Thank God for those who believe in Yetis

The Indian Army tweeted to let the world know that its mountain expedition team had found footprints of the "mythical beast Yeti". PTI photo

Scrolling through my hate-filled Twitter timeline on the night of April 29, I was witness to a miracle. Before I could come upon the next contempt-filled tweet about our reigning gods and asuras (don’t ask me which is which), fighting for the elusive pot of nectar that will appear on May 23, something completely unthinkable happened.

The Indian Army put out an insipid-looking tweet with four photographs and a string of badly-composed sentences that could well be the best thing to have happened on social media for many, many days. The tweet read: “For the first time, an #IndianArmy Mountaineering Expedition Team has sited (sic) Mysterious Footprints of mythical beast 'Yeti' measuring 32x15 inches close to Makalu Base Camp on 09 April 2019. This elusive snowman has only been sighted at Makalu-Barun National Park in the past.”

Now, I am not the kind who will stop to read updates posted by the Additional Directorate General of Public Information IHQ of MoD (Army). No, I don’t even follow the handle (this may change over the next few days depending on what else appears on it). But my desperate scrolling for the next, juiciest tidbit had come up against a series of eerie responses from those I do follow. Soon I too was checking out the tweet in question. There it was, unarguably and unequivocally. A “mysterious” creature, believed to be “mythical” and “elusive” had suddenly decided to visit us in the middle of the most acrimonious election I have ever witnessed. 


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I saw the timelines of people throwing bucketfuls of hate at each other, now bathed in the moonlit glow of the discovery of a white-haired, superhuman creature, who had literally dwarfed all of us and our petty bickering, even if only for just a little while. Of course, I got carried away. But who says that’s a bad thing?

Some people believe the Yeti to be a creature that is more than human, and not in a good way. The Sherpa word Yeti is supposed to literally mean “wild man”. But what if this meant wild in the best sense of the term. In the way that nature is wild, but not cruel. Maybe the Yeti was a superman, someone whom all of us could hope to be someday.

And if you ask me, the appearance of the Yeti did seem to bring out that part in people which is closest to our truly wild side in the best way. The side that can imagine and the one that can create. True, it made Twitter’s determined resident sarcastics come out in their usual numbers too. The Indian Army was a sitting duck after having put out a tweet that utterly flew in the face of all that we know about Yeti sightings this far. Despite the best efforts of hopeful mountaineers, romantics and simple folk who want to believe in the existence of otherworldly creatures, there has been nothing over the past century to confirm that the Yeti actually exists outside of the legend of the mountain societies that speak of it.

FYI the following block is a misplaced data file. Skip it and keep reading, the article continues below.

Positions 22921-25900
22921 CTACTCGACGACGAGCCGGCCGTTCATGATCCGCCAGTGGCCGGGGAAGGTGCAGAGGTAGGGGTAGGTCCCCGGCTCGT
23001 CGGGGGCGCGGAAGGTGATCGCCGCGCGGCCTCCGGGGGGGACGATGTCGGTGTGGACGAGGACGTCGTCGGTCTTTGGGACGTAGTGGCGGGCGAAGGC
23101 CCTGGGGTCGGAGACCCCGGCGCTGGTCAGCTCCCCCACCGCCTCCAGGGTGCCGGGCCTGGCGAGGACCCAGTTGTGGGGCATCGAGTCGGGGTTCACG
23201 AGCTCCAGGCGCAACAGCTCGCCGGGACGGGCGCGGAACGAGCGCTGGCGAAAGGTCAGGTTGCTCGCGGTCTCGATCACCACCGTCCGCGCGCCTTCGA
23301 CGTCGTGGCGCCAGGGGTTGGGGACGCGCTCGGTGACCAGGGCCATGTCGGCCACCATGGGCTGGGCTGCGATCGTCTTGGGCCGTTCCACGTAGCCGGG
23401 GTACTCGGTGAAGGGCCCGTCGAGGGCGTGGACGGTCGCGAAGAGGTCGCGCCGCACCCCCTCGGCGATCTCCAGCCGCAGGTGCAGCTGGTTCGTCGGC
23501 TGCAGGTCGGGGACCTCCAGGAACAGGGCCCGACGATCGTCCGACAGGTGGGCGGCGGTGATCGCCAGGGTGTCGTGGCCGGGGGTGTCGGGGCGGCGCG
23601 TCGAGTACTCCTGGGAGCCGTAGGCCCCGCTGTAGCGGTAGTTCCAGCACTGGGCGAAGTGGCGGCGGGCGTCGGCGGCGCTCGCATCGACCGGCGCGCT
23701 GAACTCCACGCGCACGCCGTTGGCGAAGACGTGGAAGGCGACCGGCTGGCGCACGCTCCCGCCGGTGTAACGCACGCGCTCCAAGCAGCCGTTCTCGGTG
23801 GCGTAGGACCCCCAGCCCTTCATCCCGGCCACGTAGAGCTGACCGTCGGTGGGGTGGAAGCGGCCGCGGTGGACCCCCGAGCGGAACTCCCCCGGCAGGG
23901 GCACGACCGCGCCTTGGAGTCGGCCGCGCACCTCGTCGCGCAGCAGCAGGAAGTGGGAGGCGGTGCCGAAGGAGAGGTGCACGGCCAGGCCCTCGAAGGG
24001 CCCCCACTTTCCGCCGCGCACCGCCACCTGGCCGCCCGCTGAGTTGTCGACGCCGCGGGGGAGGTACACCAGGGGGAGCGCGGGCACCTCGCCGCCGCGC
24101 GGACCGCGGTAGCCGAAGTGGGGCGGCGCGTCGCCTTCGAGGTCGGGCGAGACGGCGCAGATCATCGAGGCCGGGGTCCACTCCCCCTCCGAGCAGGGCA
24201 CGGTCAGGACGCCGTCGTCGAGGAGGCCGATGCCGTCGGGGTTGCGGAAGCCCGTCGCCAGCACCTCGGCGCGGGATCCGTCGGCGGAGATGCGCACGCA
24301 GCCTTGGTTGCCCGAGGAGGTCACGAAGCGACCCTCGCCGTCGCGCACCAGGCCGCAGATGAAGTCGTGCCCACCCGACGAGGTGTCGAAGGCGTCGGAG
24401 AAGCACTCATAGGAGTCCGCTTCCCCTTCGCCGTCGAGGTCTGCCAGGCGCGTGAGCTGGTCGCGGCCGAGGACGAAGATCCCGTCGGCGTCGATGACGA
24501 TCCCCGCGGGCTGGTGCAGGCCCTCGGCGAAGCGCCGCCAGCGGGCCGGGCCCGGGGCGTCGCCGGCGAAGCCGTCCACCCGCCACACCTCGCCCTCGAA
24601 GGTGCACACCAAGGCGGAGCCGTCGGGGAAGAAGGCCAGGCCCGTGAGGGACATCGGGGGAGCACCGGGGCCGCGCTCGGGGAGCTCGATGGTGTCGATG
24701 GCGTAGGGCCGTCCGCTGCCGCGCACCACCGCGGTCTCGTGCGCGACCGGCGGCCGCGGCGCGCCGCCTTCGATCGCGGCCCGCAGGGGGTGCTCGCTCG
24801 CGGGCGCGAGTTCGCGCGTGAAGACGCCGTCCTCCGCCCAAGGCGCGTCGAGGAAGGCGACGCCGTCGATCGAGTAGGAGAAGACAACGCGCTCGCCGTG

But does it really matter whether the Yeti exists or not? So many of us who saw the word Yeti first thought, “How thrilling!” The idea of the Yeti has stubbornly persisted over the years because of a certain need that is innate in the human race. The creatures – and the Yeti is one among many such creatures including the Loch Ness monster, the Chinese dragon, the Sasquatch, and so many others from Indian myths and legends that are known to exist but inhabit a completely different dimension from the one in which we live and operate – actually serve a purpose.

Isn’t there something in all of us that wants to believe in something completely unexpected and outside of the bounds of logic? Ever tried telling children a ghost story? They may think the story is all made up, but they never stop believing in the possibility that it could be true. But, of course there are ghosts out there, and Gandharvas and Djinns and so many other creatures that visit the world of humans from time to time without ever fully living here.

Like them, the Yeti too exists in our imaginations, in the stories and tales we have heard as children. Isn’t it miraculous that this mysterious man-beast stepped out of our imaginations and decided to signal to us at this point in time? What might it be saying? Perhaps something along the lines of, “Stop being self-obsessed, there is a big world out there with many, many unknowable things. There are limits to your knowing. And your imagination, of which you choose to use so little when you hurl the choicest of words at each other, is capable of conjuring up spaces where you can live in wonder. Be silent a while, without asserting, claiming and declaiming. There is a world where it is possible to play, a world where it is possible to go back to your child-like selves.”

Maybe that’s what the Yeti is a symbol of. And so, thank god for those who believe in Yetis! 

(DISCLAIMER: Views expressed above are the author’s own. They do not necessarily reflect the views of Deccan Herald and Deccan Herald does not assume any responsibility or liability for the same)

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